Are you creating Virtual Private Cloud for the first time? Here we’ve got you covered with this lab session!
In this lab session, we will create a Virtual Private Cloud (VPC) without using the VPC wizard. This VPC will include a frontend Web Server and a backend Relational Database Services (RDS).
Here is an overview of the VPC you will create:
Looks Scary? Don’t worry follow along, and we shall achieve our goal.
Understand Few Terms to Create a Virtual Private Cloud (VPC)
AWS Region is an independent collection of AWS computing resources in a defined geography. Each AWS Region has multiple, isolated locations known as Availability Zones.
Amazon Virtual Private Cloud (VPC)
Amazon Virtual Private Cloud (Amazon VPC) lets you provision a logically isolated section of the AWS Cloud where you can launch AWS resources in a virtual network that you define. You have complete control over your virtual networking environment, including the selection of your own IP address range, the creation of subnets, and the configuration of route tables and network gateways. You can use both IPv4 and IPv6 in your VPC for secure and easy access to resources and applications.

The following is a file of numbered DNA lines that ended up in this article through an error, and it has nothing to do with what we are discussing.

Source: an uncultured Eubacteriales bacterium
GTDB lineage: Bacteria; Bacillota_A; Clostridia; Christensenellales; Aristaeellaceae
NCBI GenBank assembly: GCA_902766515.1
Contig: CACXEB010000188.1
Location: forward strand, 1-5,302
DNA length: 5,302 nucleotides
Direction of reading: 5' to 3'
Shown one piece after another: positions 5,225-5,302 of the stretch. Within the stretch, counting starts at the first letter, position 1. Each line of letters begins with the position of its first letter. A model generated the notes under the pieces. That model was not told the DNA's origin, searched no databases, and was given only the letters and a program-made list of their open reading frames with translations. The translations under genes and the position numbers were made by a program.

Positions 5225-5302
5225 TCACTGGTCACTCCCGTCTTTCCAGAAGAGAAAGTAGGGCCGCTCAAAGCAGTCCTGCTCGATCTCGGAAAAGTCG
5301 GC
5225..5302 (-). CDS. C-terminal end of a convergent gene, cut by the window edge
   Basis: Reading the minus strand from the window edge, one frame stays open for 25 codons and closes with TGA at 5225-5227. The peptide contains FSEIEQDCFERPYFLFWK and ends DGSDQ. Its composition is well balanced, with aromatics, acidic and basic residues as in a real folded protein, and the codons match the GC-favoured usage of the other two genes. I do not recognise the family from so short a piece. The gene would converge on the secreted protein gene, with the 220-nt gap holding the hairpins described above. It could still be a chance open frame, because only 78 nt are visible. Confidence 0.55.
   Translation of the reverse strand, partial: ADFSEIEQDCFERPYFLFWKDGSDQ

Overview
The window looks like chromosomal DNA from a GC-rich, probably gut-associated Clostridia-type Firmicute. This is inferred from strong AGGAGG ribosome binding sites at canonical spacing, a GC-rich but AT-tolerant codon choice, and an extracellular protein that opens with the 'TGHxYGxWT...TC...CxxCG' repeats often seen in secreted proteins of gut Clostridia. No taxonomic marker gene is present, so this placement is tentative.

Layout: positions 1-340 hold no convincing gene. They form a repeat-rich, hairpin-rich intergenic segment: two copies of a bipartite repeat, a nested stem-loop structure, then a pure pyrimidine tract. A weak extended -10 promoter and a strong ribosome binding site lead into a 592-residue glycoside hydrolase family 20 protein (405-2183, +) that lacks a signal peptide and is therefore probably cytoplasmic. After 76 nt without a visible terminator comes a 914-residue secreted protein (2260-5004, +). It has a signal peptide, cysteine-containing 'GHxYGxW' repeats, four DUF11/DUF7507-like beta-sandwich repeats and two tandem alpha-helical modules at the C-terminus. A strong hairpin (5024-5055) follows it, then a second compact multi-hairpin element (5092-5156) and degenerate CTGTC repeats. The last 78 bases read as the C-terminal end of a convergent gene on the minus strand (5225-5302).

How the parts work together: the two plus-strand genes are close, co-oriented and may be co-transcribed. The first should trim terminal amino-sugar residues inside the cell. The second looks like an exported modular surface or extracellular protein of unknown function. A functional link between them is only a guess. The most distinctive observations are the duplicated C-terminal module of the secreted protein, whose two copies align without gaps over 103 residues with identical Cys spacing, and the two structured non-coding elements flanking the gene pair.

A subnet (short for “subnetwork”) is an identifiably separate part of an organization’s network. These are the logical subdivisions of an IP network.
A logical subnet whose instance can be reachable over the internet directly.
A logical subnet whose instance cannot be reachable over the internet directly.
A security group acts as a virtual firewall for your instance to control inbound and outbound traffic.
A network access control list (ACL) is an optional layer of security for your VPC that acts as a firewall for controlling traffic in and out of one or more subnets.
A route table contains a set of rules, called routes, that are used to determine where network traffic is directed.